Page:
Micromax co-founder goes mobile with electric mobility; launches EV bike company
There has never been a better time to start an electric vehicle business. Pollution in all of India’s major cities is alarmingly on the rise, and public opinion is strongly backing the need for cleaner, petrol-free vehicles.
No surprises then, that electric mobility startups have come in the fray. And joining them is Rahul Sharma, the co-founder of Micromax.
Micromax Co-founder Rahul Sharma
Rahul recently announced the launch of his company Revolt Intellicorp, which will manufacture AI-powered electric two-wheelers. He said in a release that his company would manufacture India's first AI-powered vehicles.
While currently, the world seems far from having vehicles that can drive by themselves for long distances without human intervention, Rahul is betting on it already. Media reports state Revolt Intellicorp’s facility in Manesar, Gurugram, can manufacture up to 120,000 vehicles per year.
In a press release, the founder of Revolt Intellicorp said, “As a mechanical engineer by qualification, I always found mobility and the expanse of opportunities it offers, very intriguing. There is a colossal need for using technology to disrupt urban commute and make it cleaner and sustainable. I’m doing my bit and I feel this is the right time for every player operating in this space to come together for the greater good of our environment. My vision is to see every household in India have access to sustainable mobility.”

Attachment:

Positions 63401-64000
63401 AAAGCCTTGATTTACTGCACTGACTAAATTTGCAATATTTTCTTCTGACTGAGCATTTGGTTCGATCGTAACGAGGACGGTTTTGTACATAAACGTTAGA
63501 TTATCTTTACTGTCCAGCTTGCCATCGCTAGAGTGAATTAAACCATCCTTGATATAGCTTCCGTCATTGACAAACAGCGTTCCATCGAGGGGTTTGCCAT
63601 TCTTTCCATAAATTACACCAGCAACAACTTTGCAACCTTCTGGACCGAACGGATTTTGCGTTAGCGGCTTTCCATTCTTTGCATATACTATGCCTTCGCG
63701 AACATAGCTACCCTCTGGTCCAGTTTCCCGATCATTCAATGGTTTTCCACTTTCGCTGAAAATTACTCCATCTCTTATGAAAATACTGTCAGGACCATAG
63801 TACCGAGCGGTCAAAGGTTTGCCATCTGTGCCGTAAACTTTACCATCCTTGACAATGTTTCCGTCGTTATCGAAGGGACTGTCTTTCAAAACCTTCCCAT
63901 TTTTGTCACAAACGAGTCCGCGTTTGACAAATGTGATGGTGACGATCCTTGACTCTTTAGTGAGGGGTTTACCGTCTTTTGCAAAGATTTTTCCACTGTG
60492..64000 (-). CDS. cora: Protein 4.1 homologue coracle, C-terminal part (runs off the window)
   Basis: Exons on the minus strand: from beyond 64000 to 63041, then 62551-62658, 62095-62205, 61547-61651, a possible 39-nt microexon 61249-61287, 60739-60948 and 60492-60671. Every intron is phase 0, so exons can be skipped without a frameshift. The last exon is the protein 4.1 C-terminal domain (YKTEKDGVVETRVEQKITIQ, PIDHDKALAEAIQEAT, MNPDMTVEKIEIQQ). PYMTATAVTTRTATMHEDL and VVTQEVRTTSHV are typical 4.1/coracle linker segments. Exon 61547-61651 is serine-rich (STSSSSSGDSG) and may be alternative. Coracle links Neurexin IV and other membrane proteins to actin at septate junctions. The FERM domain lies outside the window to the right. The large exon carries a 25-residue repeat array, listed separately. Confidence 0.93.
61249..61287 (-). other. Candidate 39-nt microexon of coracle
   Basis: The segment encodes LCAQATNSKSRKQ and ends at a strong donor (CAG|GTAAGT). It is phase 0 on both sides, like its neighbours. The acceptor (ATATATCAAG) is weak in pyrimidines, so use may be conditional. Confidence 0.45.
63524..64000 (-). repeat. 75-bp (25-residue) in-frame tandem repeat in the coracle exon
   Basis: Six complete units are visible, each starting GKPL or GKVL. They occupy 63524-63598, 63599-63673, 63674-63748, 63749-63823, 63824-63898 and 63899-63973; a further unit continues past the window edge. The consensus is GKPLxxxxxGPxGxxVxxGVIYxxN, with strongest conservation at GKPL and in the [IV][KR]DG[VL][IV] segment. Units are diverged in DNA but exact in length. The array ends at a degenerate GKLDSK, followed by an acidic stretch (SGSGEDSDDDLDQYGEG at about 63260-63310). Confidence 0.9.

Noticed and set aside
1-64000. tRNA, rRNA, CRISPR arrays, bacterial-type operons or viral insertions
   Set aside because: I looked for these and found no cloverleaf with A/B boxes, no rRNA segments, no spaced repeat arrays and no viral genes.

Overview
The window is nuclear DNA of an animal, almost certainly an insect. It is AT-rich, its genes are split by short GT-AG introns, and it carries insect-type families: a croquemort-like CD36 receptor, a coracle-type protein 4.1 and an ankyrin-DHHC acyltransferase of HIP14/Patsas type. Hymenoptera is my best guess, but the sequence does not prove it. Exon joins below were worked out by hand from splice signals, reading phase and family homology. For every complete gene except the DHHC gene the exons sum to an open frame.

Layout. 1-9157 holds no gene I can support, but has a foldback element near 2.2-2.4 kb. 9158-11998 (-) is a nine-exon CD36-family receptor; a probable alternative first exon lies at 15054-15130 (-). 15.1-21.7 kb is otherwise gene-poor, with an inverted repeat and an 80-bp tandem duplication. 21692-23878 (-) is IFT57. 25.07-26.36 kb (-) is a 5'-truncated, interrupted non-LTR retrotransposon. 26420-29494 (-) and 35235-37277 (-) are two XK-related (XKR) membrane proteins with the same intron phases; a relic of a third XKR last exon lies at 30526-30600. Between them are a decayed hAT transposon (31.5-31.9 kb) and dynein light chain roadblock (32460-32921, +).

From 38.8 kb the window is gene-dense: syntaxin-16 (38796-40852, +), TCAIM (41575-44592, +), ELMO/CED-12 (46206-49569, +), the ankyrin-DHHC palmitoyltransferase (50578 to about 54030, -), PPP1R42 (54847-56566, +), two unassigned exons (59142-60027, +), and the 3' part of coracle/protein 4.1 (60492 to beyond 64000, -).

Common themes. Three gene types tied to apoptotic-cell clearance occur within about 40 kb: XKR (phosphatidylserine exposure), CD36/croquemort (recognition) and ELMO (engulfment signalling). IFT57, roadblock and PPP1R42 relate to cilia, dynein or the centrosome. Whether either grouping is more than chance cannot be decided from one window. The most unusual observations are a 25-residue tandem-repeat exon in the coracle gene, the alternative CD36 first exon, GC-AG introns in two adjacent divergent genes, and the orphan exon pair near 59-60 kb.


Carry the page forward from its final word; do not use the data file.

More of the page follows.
The government today offers a subsidy for electric vehicles priced below Rs 1.5 lakh. The entry of a seasoned entrepreneur like Rahul in the EV space is great news for the industry because it validates that there is a future in this business.
The only question, though, is when the consumer will change the mindset to bet on electric vehicles. The government’s bet is to replace internal combustion engines for good. Going by such a vision, investments in the sector are bound to be huge. Industry sources estimate that to build such a business, it takes investment of over Rs 700 crore.
What the vehicle can deliver is something Rahul would showcase closer to the launch. It took Ather a good four years to get from prototype to launch. To add, the market needs to have the infrastructure ready for mass adoption. Magenta Power plans to set up 450 charging stations across the country, and is among the few offering charging infrastructure. Magenta has 32 charging stations in the Mumbai and Pune region. Then there is Ather, which has close to 32 centres in Bengaluru. The strategy for Ather is to set up the infrastructure first.
Electric Mobility is cool today, but a viable business model and success story in terms of RoI will happen only when there is large scale adoption, which, at the moment, is tilted in favour of petrol vehicles because of investments made over a long time in plant, vendor ecosystems and people in the internal combustion engine world.
Till then, Rahul, and others like him, would need an enormous shift in consumer behaviour and mindset.